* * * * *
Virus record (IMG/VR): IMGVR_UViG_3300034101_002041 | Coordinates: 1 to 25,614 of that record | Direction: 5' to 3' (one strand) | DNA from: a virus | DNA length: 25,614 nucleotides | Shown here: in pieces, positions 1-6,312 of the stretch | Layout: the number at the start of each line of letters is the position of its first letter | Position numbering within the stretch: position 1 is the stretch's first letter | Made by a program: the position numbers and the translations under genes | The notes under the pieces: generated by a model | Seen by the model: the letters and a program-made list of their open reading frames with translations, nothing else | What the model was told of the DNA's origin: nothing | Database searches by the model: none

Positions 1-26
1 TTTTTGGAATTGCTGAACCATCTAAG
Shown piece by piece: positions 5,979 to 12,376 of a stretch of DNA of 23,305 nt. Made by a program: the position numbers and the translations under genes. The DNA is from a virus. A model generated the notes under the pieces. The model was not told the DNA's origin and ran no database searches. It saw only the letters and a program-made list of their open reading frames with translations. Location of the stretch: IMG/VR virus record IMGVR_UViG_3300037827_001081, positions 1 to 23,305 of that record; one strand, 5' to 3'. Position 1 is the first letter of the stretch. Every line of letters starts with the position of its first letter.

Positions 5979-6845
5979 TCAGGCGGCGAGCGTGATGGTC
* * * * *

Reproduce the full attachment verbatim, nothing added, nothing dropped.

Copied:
Virus record (IMG/VR): IMGVR_UViG_3300034101_002041 | Coordinates: 1 to 25,614 of that record | Direction: 5' to 3' (one strand) | DNA from: a virus | DNA length: 25,614 nucleotides | Shown here: in pieces, positions 1-6,312 of the stretch | Layout: the number at the start of each line of letters is the position of its first letter | Position numbering within the stretch: position 1 is the stretch's first letter | Made by a program: the position numbers and the translations under genes | The notes under the pieces: generated by a model | Seen by the model: the letters and a program-made list of their open reading frames with translations, nothing else | What the model was told of the DNA's origin: nothing | Database searches by the model: none

Positions 1-26
1 TTTTTGGAATTGCTGAACCATCTAAG
Shown piece by piece: positions 5,979 to 12,376 of a stretch of DNA of 23,305 nt. Made by a program: the position numbers and the translations under genes. The DNA is from a virus. A model generated the notes under the pieces. The model was not told the DNA's origin and ran no database searches. It saw only the letters and a program-made list of their open reading frames with translations. Location of the stretch: IMG/VR virus record IMGVR_UViG_3300037827_001081, positions 1 to 23,305 of that record; one strand, 5' to 3'. Position 1 is the first letter of the stretch. Every line of letters starts with the position of its first letter.

Positions 5979-6845
5979 TCAGGCGGCGAGCGTGATGGTC